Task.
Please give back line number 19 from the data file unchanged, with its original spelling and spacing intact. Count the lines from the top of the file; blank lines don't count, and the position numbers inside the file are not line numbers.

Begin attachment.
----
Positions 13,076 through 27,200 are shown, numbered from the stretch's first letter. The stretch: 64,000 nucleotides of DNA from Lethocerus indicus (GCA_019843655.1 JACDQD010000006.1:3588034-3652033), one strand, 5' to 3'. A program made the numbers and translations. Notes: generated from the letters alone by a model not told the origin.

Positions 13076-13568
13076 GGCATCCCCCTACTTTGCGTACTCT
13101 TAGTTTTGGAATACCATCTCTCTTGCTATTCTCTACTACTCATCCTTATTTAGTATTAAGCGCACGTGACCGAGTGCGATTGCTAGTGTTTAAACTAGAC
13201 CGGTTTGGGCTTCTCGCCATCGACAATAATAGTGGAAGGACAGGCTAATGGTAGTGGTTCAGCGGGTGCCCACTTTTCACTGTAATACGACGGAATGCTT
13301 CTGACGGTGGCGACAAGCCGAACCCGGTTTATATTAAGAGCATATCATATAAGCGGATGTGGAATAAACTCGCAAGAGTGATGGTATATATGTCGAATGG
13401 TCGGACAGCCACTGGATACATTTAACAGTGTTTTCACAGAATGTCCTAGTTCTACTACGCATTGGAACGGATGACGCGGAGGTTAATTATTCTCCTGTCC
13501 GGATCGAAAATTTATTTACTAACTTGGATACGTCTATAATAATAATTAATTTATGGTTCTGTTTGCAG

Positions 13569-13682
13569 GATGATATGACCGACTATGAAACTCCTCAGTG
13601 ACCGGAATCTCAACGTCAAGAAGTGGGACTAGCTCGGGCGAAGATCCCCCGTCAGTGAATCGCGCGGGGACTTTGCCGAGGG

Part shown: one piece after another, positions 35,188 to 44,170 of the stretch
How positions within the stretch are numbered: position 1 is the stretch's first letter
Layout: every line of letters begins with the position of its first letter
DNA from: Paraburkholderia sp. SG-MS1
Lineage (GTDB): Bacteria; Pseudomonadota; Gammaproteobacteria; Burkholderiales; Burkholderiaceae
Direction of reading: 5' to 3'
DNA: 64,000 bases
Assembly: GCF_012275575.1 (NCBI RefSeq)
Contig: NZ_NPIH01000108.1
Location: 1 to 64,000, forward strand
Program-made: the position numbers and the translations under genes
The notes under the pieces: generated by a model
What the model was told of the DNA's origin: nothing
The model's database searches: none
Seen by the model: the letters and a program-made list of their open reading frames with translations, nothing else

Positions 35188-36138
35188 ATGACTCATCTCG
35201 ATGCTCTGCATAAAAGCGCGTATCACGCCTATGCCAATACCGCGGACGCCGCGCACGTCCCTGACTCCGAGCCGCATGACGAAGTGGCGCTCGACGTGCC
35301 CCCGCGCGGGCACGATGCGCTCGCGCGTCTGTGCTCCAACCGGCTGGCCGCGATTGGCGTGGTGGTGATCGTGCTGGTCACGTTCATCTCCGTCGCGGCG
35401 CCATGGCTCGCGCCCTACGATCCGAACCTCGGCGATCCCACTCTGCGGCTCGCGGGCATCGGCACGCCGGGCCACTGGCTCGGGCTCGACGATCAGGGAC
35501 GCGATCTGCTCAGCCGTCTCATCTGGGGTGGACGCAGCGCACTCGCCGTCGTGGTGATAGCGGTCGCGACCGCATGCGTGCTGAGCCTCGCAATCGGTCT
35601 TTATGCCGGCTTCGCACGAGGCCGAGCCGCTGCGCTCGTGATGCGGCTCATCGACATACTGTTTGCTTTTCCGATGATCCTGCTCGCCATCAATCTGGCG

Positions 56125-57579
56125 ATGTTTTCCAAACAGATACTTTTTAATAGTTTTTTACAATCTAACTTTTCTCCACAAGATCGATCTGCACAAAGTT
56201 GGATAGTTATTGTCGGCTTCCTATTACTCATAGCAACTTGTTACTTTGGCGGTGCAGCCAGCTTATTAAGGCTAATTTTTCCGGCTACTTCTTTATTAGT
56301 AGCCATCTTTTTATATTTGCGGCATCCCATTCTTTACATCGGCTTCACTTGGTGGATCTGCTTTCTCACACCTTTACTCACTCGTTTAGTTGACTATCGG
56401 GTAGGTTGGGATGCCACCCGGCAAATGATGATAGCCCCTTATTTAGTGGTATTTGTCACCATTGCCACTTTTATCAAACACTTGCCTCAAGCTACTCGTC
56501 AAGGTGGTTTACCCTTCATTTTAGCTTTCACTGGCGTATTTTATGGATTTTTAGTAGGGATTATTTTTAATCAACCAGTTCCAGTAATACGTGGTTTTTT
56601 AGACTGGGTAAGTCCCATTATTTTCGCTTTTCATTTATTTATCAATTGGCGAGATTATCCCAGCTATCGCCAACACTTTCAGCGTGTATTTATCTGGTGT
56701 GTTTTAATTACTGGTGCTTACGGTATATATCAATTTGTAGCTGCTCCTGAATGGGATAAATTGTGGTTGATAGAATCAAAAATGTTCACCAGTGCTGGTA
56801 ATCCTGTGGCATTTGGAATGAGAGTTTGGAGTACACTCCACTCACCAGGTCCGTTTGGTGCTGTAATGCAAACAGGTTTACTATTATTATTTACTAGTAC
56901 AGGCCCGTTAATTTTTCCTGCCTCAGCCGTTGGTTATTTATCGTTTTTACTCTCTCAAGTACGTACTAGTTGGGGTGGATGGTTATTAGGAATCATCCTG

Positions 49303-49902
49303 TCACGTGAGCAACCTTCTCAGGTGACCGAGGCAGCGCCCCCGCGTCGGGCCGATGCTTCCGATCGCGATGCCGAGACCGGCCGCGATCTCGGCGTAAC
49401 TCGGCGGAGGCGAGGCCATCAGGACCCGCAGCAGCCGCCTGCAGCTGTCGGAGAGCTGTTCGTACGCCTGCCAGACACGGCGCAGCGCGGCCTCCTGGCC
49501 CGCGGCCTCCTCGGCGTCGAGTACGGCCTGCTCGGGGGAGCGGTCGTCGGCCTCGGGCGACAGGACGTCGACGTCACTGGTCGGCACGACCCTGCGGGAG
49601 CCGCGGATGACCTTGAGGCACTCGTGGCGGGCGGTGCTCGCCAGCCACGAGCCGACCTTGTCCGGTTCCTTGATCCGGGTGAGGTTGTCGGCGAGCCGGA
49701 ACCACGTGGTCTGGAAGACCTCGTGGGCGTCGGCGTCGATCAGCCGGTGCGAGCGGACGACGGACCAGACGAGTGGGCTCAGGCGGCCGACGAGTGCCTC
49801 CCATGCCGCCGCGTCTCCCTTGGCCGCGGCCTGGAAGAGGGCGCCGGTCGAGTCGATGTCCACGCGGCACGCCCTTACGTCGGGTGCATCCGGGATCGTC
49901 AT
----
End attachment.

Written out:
Assembly: GCF_012275575.1 (NCBI RefSeq)